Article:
Burden of race conversations can’t be placed on Black people

Lilith Leys, Accountability and Accuracy Manager, TBN Associate Producer

Over the past few months, I’ve been using Discord servers for an additional dose of social interaction besides texting my friends and chatting with my family. Most of these servers are fandom spaces, dedicated to various forms of entertainment. It’s usually nice to spend some time on them, making friends out of strangers and rambling on with some inane nonsense. But inevitably, I get into an argument with someone where I am forced to explain the actions of every member of my race.

This most recently happened a few weeks ago, but it’s clear as day in my mind. In a server of about 30 people that I had been in for a month at that point, I offhandedly mentioned that I was Black. A few people responded with surprise, which made me cringe at their assumption of whiteness, but it was otherwise unnoteworthy. A minute later, however, someone made a snarky comment about the Black Lives Matter movement, which wasn’t even close to what the conversation had turned to. From there, we got into an argument on the topic. 

It wasn’t particularly nasty; I only had to clear up some of their own confusion regarding the totality and lack of inclusion that they feel is inherent to the phrase, “Black Lives Matter.” Still, it wasn’t a pleasant experience, since I was dragged into an argument I didn’t want to have.

I know that I could choose not to engage with the people who have these kinds of reactions, either by ignoring their bait or openly rejecting it, but that would likely only breed resentment. While I wish that Black people weren’t expected to educate other people on the basis of their race, it would be foolhardy of me to refuse that role.

If I were to just shut them down entirely, it would only lead to a lack of satisfaction in the other party, which itself leaves room for vile thoughts to grow; in the most extreme scenarios, they might believe that me turning them down means every Black person they try to talk to will also decline them, and therefore any attempts to get a point of view outside their own bubble is useless. Even in milder situations, refusing to engage with them only pushes the responsibility into someone else’s hands. It wouldn’t be an act of true rebellion, only lethargy.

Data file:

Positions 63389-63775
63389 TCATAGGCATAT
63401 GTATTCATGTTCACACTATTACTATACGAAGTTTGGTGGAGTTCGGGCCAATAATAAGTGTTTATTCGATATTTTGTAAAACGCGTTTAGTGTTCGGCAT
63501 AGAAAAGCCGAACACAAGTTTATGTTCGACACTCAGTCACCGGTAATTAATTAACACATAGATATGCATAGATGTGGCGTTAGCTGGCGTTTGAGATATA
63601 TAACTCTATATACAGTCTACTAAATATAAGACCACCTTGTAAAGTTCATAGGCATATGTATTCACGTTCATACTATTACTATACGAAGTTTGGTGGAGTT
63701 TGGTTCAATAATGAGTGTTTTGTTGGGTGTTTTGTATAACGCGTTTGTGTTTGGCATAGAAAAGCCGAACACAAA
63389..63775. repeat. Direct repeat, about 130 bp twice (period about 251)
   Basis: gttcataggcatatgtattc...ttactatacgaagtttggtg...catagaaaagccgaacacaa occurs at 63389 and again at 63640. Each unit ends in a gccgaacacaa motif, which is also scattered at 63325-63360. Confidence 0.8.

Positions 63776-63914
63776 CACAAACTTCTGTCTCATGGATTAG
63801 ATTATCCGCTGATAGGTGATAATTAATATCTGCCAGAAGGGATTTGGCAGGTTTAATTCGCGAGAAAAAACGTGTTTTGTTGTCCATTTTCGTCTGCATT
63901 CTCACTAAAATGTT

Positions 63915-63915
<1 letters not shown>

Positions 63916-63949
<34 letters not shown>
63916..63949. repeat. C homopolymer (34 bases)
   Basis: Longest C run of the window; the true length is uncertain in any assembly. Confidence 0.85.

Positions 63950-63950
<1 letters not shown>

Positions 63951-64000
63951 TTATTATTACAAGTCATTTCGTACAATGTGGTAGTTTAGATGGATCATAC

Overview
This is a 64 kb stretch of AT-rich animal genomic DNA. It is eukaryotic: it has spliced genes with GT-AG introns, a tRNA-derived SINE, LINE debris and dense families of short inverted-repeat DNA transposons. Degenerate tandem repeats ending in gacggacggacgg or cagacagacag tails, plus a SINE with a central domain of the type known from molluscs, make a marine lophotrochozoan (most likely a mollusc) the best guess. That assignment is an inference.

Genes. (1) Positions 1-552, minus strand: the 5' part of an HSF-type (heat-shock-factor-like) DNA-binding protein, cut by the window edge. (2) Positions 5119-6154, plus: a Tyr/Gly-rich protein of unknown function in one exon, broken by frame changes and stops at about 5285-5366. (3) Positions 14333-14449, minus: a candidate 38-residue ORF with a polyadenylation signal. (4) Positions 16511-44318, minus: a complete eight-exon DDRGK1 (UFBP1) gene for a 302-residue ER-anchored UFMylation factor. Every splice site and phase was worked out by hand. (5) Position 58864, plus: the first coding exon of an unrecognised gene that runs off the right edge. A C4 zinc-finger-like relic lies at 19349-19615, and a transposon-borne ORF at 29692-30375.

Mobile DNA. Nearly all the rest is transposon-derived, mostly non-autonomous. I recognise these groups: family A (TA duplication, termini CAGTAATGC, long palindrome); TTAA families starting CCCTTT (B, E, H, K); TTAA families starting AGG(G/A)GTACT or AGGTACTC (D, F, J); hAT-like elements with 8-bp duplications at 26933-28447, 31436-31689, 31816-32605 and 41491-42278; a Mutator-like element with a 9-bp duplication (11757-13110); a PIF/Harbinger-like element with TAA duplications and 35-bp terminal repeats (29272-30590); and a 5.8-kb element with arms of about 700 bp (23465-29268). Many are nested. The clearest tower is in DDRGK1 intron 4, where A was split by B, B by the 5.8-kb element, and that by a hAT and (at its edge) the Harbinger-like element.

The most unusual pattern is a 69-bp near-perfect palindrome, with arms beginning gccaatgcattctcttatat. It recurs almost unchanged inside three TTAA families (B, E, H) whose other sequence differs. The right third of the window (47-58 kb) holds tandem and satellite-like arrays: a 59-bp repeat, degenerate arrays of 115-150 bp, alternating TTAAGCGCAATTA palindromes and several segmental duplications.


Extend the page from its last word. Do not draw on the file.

For those who often find themselves educating others even through discomfort, I ask that you keep up the good work––but make sure not to overstretch yourself. There is a difference between explaining why you don’t feel comfortable answering a question and simply declining any efforts to answer them, and properly exercising the former is more productive than the latter. Also, learn to avoid arguments from a place of bad faith; with people who intend not to listen, but instead who intend to fight and cause a ruckus. Those kinds of debates only serve to build stress, and there’s enough of that these days.

For those who have questions about the lives and perspectives of other people, don’t view this as my saying you shouldn’t want them answered. It’s perfectly reasonable to do so; I am not the most worldly person, so whenever I come across someone who has an experience unique from my own, I often want to find out more about it. But you should also recognize that someone sharing something about themselves is not always an open invitation for questions about it.